4. Batman & Robin (1997)
Domestic Total Gross: $107,325,195
Rotten Tomatoes Rating: 13%
What went wrong? It might be better to ask what didn’t go wrong with this movie. Reviled as the movie that killed the Batman film franchise (until Nolan rebooted it almost a decade later), Batman & Robin took the creeping campiness of Joel Schumacher’s Batman Forever and dialed it all the way up to levels Adam West never dared to dream. The story made no sense. There were far too many subplots and characters. The costumes and set designs were hysterically over the top. Schwarzenegger, O’Donnell and Silverstone were horribly miscast. The only thing the fight scenes (including one featuring evil hockey players and retractable skate blades in Batman’s bat-boots) were lacking to make them identical to the TV show’s famous fight scenes was title cards saying “OOF!” and “POW!” in between punches. In short: a complete and utter mess from start to finish. So why did it make so much money? Probably because so many Batman fans had to see the carnage for themselves.
Best critic’s line: “The movie slows down only for the protracted illness of Alfred the butler, which will make even the kindest member of the audience wish he’d just hurry up and die already.” (Mick LaSalle, San Francisco Chronicle)
5. Ghost Rider (2007)
Domestic Total Gross: $115,802,596
Rotten Tomatoes Rating: 26%
What went wrong? True, in 2007 Nicolas Cage might have been a little long in the tooth for the role a motorcycle stunt rider who sells his soul to the devil, but that’s not what kills this film. This was a movie based on a Marvel character who packs a hell of a visual punch (it’s hard to beat a guy on a flaming motorcycle with a flaming skull for a head), but offers little in the way of memorable stories or arch-villains. As if to prove the point, the big baddie in this film is named Blackheart (a wonderfully generic name that, as the Nostalgia Critic pointed out, might as well have been called “Evil Guy”). Cage appears to be giving it his all in his performance (or he’s phoning in an ironic performance as a commentary on his usual over-the-top antics; it’s hard to tell), but it’s not enough to make up for the paint-by-numbers storyline and Hallmark-level dialogue (“He may have my soul, but he doesn’t have my spirit”). The film made enough to generate a sequel that made… well, far less than $100 million, let’s put it that way.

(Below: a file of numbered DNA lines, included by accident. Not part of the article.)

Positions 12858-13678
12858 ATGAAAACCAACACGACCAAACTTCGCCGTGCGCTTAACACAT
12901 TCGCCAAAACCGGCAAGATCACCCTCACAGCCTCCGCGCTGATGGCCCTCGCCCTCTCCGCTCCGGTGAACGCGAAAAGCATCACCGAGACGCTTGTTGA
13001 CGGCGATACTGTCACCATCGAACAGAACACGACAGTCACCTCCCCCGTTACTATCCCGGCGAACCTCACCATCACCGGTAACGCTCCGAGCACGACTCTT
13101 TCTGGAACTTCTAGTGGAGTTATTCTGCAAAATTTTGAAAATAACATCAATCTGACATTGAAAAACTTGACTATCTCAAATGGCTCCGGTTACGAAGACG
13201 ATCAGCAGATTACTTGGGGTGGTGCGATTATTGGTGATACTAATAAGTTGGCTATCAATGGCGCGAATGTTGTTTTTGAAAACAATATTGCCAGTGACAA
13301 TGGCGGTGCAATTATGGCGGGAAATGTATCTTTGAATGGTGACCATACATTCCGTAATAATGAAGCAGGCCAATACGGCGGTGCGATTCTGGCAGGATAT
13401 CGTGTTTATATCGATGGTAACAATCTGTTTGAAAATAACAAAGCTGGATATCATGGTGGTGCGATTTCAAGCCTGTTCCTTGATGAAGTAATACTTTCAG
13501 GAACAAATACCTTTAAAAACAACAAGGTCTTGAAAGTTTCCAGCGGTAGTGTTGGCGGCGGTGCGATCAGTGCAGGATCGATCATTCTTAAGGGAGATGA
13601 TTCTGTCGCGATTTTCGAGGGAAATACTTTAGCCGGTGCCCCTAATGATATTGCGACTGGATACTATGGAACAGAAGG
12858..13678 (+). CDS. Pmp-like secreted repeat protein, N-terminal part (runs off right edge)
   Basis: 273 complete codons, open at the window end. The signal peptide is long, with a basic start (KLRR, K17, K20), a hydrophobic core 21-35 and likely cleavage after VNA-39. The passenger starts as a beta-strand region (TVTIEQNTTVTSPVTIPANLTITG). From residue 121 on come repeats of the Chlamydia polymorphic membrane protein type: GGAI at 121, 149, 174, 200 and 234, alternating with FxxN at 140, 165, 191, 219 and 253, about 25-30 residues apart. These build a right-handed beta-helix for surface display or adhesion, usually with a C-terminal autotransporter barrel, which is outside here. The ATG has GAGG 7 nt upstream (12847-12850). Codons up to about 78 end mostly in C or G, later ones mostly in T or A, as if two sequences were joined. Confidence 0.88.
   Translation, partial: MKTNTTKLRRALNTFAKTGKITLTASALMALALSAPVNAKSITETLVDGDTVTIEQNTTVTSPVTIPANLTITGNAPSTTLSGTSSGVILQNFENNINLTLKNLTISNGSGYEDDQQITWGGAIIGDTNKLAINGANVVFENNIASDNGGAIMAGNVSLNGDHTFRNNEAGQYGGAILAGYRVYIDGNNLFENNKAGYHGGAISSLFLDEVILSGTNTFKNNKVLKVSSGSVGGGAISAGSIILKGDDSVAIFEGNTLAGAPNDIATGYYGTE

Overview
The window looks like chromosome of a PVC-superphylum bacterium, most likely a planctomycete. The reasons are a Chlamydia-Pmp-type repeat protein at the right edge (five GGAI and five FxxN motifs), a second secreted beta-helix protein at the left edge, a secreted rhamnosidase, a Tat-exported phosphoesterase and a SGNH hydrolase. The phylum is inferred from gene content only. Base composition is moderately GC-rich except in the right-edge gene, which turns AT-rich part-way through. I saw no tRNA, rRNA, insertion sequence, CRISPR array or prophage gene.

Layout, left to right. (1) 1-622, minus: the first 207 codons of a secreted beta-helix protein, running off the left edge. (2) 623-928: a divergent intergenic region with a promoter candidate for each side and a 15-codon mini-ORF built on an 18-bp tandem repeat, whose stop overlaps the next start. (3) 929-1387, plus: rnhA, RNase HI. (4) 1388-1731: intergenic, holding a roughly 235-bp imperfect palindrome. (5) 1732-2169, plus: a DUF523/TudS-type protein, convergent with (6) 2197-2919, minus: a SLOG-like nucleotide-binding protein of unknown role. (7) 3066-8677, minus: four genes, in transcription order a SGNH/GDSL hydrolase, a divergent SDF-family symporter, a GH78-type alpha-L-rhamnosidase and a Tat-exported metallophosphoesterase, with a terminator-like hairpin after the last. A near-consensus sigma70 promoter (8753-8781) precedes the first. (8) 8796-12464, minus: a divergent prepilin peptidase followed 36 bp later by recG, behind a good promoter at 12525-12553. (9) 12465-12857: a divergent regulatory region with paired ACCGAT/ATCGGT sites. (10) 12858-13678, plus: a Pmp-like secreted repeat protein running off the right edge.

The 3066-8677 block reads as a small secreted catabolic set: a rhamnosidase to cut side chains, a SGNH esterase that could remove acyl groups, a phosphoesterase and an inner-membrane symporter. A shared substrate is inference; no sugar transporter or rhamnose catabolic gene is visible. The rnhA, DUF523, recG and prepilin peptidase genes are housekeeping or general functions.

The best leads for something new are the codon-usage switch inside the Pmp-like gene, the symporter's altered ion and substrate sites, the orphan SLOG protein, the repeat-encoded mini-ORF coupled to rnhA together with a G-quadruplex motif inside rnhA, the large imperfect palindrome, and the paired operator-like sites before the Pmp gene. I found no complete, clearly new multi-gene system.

Best critic’s line: “In one scene, Nicolas Cage appears to be wearing Ricardo Montalban’s fake chest from Star Trek II: The Wrath of Khan, which really should be hanging in the Smithsonian where it belongs.” (Peter Hartlaub, San Francisco Chronicle)
6. Green Lantern (2011)
Domestic Total Gross: $116,601,172
Rotten Tomatoes Rating: 26%
What went wrong? After the smashing success of Nolan’s first two Batman films and the somewhat okay reception to Singer’s Superman Returns, DC decided the time was right to… whistle right past Wonder Woman and greenlight (pun!) a movie starring that guy with a magic ring. (Seriously, people, what the hell?) That’s not to say Green Lantern bombed because he’s a B-lister; Iron Man did very well at the box office despite his own lack of fame among the non-geeks of the world. But to quote a better writer than the four(!) credited screenwriters on this movie, “There’s no there there.” Ryan Reynolds’ Hal Jordan is all surface, it takes forever to get him into the union suit and meet the other members of the Green Lantern Corps, the off-Earth settings look as soulless as the computers that generated them, and the supposedly wise and all-seeing Guardians apparently weren’t wise enough to put a damn lock on the cell door for the universe’s biggest evil. Plus, if your job is to get millions of comic geeks to show up for a movie, it’s probably not a good idea to give them a main character who’s basically already a superhero (handsome, incorrigible ladies’ man, ultimate he-man job as test pilot) even before he stumbles across a magic ring. There’s a reason why Peter Parker wasn’t the captain of his high school football team, people.